Cold weather marks the end of warm weather sports, often causing people to retreat indoors. However, with a bit of ingenuity and some elbow grease, it’s possible to turn your backyard into a winter sports wonderland. There’s no need to sit inside when you have a personal ice skating rink for hockey and to practice figure skating.
Not only is it good to get some fresh air, but it’s fun to switch up your routine and enjoy seasonal activities like this. Also, making a backyard ice skating rink is not as difficult as it seems. With the right tools and a weekend to work, you can make an enjoyable place to pass the winter outside. This guide will explain what you need to do to create a safe and fun DIY ice skating rink in your backyard.
Table of Contents
- Location Selection
- Materials Required
- The Building Process
- Tips for Success
By following these simple steps and maintenance routines, you can make a durable and long-lasting ice skating rink that the whole family can enjoy.
The ideal location for a backyard ice rink is on the most level part of your yard. This area should be also shaded to prevent any daytime melting. It’s more challenging to do this project on a steep slope since it requires freezing water. However, if there is just a slight slope, you can still work with the location.
The site should have enough space for your needs and be a safe place to skate. For example, don’t make it in the front yard or near a busy street. It’s also important to make sure that the rink won’t be placed over a septic or drain field. For everyone’s safety and convenience, the rink should be installed near a source of water and strong outdoor lighting.
Before you start the project, make sure you have all the required materials and at least one other person to help you. The amount of building materials required depends on the scale of your project and the slope of the property.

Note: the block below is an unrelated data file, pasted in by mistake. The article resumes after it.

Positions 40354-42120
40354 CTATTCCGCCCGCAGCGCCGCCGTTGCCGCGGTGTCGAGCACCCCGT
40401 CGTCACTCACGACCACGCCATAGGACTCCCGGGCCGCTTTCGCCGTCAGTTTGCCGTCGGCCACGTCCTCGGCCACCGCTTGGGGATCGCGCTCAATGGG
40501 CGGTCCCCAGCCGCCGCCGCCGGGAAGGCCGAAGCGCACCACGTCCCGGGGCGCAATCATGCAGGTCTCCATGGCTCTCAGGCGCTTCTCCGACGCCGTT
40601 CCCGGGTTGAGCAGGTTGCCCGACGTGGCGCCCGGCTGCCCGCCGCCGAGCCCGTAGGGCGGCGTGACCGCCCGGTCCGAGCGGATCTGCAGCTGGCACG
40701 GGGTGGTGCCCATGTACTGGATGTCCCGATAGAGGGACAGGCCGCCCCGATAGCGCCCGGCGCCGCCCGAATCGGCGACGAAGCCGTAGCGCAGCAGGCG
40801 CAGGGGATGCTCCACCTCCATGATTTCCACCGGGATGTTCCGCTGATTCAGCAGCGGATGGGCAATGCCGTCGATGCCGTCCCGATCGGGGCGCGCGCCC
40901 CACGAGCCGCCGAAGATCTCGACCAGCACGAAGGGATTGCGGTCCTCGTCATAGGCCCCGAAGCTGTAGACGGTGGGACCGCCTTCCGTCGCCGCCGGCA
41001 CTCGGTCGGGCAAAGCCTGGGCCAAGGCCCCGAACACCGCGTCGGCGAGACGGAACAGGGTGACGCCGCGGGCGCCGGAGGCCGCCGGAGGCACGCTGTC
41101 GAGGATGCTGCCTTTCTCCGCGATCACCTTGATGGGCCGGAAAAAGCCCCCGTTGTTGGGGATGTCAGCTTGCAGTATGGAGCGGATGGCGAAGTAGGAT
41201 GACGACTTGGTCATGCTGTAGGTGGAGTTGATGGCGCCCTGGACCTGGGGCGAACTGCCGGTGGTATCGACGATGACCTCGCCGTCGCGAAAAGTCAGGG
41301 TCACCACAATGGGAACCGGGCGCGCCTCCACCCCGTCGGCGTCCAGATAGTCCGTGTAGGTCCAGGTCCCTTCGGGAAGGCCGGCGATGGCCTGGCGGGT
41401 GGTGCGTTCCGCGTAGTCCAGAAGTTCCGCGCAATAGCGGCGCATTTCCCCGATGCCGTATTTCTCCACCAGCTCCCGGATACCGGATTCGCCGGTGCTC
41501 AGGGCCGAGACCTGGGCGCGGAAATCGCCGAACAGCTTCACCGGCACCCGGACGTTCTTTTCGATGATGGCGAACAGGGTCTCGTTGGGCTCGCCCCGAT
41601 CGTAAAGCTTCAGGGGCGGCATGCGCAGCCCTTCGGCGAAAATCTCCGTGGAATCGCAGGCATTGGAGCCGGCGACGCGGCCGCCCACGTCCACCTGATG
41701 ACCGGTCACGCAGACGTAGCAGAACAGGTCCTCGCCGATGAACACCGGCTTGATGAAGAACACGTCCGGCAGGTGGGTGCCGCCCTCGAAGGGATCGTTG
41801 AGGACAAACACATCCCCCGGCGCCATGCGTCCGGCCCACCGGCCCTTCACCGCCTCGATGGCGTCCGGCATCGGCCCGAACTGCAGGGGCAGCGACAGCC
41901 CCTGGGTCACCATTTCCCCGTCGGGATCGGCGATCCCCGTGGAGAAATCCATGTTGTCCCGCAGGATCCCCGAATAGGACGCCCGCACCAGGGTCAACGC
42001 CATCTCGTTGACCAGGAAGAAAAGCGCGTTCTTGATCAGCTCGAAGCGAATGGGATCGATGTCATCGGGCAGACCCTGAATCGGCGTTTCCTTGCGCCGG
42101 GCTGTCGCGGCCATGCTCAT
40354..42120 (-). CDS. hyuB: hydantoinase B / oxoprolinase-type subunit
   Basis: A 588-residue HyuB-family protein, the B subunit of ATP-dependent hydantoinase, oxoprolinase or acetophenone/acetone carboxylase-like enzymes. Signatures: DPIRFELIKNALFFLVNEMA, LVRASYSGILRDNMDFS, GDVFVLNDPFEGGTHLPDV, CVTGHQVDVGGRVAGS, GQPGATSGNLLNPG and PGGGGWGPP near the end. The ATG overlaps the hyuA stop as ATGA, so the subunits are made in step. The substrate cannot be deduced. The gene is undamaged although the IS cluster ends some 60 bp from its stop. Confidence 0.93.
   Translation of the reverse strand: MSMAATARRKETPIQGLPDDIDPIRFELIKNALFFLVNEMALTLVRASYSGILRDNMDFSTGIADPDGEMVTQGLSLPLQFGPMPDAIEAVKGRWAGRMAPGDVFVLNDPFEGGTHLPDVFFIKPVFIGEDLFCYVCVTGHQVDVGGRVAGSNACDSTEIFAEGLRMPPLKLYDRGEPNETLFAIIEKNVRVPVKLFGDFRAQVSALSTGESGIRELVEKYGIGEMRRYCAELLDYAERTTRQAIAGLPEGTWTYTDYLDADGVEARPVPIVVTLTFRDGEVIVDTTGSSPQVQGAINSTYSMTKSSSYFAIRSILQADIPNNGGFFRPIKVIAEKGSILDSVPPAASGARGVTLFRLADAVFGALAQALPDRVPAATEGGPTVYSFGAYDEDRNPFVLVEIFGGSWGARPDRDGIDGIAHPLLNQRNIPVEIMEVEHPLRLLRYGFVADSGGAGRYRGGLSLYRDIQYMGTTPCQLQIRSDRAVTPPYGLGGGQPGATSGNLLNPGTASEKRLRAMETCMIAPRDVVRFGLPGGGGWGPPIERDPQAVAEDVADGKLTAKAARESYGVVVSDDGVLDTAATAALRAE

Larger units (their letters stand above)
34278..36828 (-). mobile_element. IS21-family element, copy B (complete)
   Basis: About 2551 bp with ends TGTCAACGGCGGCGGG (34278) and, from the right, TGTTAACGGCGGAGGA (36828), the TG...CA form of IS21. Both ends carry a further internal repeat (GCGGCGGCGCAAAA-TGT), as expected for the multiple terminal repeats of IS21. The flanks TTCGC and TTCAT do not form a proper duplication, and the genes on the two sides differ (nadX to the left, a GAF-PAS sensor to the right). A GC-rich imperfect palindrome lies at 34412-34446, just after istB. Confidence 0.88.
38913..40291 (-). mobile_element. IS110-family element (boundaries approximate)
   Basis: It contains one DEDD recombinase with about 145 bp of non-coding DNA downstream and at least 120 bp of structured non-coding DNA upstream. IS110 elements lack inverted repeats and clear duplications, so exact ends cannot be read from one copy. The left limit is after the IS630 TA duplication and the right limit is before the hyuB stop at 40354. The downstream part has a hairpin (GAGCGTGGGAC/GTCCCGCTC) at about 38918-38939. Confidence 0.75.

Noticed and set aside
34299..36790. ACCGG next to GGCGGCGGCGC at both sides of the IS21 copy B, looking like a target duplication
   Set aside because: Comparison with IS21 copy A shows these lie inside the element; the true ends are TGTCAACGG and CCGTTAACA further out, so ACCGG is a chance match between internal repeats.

- 2″ x 4″ Wooden Boards. However, taller boards, such as 2″ x 6” boards may be needed to correct differences in slope.
- Rebar Stakes to secure each board against the expanding ice.
- White or Clear Tarp. Avoid dark tarp since it absorbs heat and can cause the ice to melt.
- Staple Gun and Staples to secure the tarp against the boards.
- Rink Topper (optional, for extra safety)
- Water Hose
Now that you have everything you need, set aside some time before the first frost to install the rink’s frame. Then, follow the remaining process to complete the rink when the weather is below freezing. Soon, the whole family will have a fun place to enjoy winter sports.
The Building Process
Every DIY ice skating rink can be built in 3 simple steps. It’s important to execute each step with care so that the final product is durable and safe.
Build the Rink’s Frame
When you plan the rink’s frame, you should make sure that the four corners are on the same level. Naturally, there will be some variation in levels in a standard backyard, so make sure that the boards you choose account for this height difference. Secure each plank with a rebar stake so that it doesn’t split open when the ice freezes during the final step.